I have the reputation in my family as "the person you call to come and get the dead bird on the patio"... this is because I used to take care of the rats in my high school biology class with Mr. Holzer, and several years later I had a summer job at the U of Illinois "Biologic Resources Lab" where all the experimental animals for the entire campus were housed. I was on the rodent floor and spent every day moving animals into clean cages with fresh food and water. I looked after mice, nude mice, rats, gerbils, hamsters, chinchillas, rabbits and inexplicably: turtles, frogs and two sloths.
An unpleasant part of the job was finding animals that had perished, and with the hundreds of animal cages that happened almost every day. (At that job I learned how to distinguish what type of animal had died by the smell alone. I could tell a dead mouse from a dead hamster just by odor. This, I was disappointed to learn, was not a skill potential employers were interested in.
But because of that job, I became the de facto animal coroner for my mother. Hence the phone call every time one of her cats murdered a mouse.
Then after med school, when I reported having to dissect cadavers and later pronounce people dead, I became the angel of death for all pets in my mom's view. Any time an animal was super sick it was on me to make the call.
In December my mother, who at that time lived alone in Pittsburgh, was discovered by her visiting nurse in a very confused state, initially thought to be due to a stroke. (It wasn't a stroke. Or a seizure. Or a UTI. My own theory is that her confusion is due to a combination of depression and diabetes for which she was taking either no medication - thanks to Dr Oz for convincing her to use his snake oil supplements instead of metformin - or the wrong dose.
So I went out to Pittsburgh and discovered her cat Bonnie was skeletal and lethargic as my mother had been too sick or confused to take her to the vet. I talked to her and then I and my youngest sister took Bonnie to be euthanized, which was very sad as I'd known Bonnie for many years.
Now my mom is too sick for her current place and is moving to a place with a higher level of nursing where she can't have cats. So I drove out last weekend to get Honey, a 13-year-old tortie. When I got there Honey looked trembly and poorly groomed. I drove back to Chicago with Honey hanging out in the back seat (being in the car doesn't seem to bother her much) and took her in to see the vet. She had a battery of tests and unsurprisingly has bad kidney failure. But she still eats and drinks and walks around so I talked it over with the vet and we're going to switch her to a kidney health diet and I'll give her SC saline once a week and check her again in a month. He thinks she could have up to a year left if she responds to treatment. Poor baby.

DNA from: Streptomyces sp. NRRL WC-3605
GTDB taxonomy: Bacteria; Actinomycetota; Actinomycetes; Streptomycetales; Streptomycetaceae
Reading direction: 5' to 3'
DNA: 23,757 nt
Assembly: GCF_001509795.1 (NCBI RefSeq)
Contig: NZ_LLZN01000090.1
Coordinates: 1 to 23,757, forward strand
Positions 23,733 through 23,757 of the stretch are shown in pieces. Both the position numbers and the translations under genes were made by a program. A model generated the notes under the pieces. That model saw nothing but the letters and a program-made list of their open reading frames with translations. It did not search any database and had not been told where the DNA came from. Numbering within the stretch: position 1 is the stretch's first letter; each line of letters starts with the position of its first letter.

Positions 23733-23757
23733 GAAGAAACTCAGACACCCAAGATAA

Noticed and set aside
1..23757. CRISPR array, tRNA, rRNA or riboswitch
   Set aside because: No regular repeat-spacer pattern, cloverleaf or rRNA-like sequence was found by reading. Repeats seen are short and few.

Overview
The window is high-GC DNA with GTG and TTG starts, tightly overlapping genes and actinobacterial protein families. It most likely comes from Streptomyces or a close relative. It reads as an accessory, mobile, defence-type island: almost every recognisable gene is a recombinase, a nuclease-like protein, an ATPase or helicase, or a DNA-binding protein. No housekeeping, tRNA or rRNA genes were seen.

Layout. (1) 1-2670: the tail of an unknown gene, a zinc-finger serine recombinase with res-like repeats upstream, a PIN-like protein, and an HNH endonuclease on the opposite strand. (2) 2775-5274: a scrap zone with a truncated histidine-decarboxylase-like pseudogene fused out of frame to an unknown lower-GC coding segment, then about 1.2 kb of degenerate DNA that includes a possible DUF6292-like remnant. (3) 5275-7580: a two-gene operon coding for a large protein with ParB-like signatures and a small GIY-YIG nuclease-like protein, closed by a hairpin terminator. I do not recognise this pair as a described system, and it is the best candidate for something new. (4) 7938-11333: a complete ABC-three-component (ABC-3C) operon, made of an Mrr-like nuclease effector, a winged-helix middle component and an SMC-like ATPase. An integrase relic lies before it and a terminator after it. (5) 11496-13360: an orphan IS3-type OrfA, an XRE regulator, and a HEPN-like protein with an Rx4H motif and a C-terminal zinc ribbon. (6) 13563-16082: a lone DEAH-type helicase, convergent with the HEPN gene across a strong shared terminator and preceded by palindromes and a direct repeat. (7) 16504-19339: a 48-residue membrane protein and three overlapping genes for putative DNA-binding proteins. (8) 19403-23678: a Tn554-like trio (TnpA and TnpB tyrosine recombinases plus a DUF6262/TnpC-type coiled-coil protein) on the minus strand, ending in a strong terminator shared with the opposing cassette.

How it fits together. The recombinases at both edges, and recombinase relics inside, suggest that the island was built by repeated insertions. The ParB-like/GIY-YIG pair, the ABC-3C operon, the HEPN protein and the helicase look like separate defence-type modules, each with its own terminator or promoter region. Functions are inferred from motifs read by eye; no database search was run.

Okay, anyway, here's the point. Just because I had a job where I had to inventory dead animals, and another job where I had to declare people dead, that doesn't mean I like doing that! Or that it doesn't affect me. I cried for a week after finding one of the neighborhood squirrels dead after being struck by a car. (I of course wrapped him in a towel and put him in a box before disposing him in the manner suggested by the local animal control officer because yes I called her because dead squirrel.) I realize this makes me a crazy person and that I will be one of the first to die in the coming apocalypse, but it is what it is.
Anyway, I mean, maybe other people are different, but I never got used to telling people they were going to die or go blind. What I did learn how to do is to not be emotional about it in front of the patient. I mean, it's happened that I teared up with a patient if I was tired or some such and not braced to resist crying. But my old mentor in medical school, Dr. Byron Ruskin, once told me (I think wisely) that when a patient is frightened and getting bad news, their job should not be to comfort their doctor. I think nurses have it a little easier in this regard. Nurses work so closely with patients that if they cry with a patient it's seen as a form of comfort and support. But our job as doctors (at least when I was practicing) is to comfort our patients, not the other way around. I think that is scary to the patient. I once saw one of my doctors very upset about my illness and I felt terrible. I didn't want that guilt... that my situation was wrecking my life was bad enough. It shouldn't make my doctor cry too, especially when I knew he had done his absolute best for me. He'd saved my life at least once. Some patients just don't respond to treatment or get an unintended side effect. I understand that. It isn't worth ruining someone else's day.
On a tangential note, it occurs to me that I've also seen a lot of naked people as a doctor. That doesn't mean I want to see you naked. Or that it won't bother me to look at the rash on your butt you are trying to show me four minutes after I've met you at a social event. What I can do is look at your naked body and go into that weird doctor mode where it doesn't emotionally affect me. The same goes for you telling me a revolting story about the time you had that armpit abscess drained just as I take my first sip of creamed soup. I can go to doctor mode and then make a point of never interacting with you ever again.
What was the point of this entry? Uhhhh... oh, right. Don't call me to take away a dead animal (or person) because I hate that.
Translation: noun: door
verb present tense: die (to die= å dø))
Exercise: Use "dør" in a sentence:
Example: Katten dør.
(The cat dies)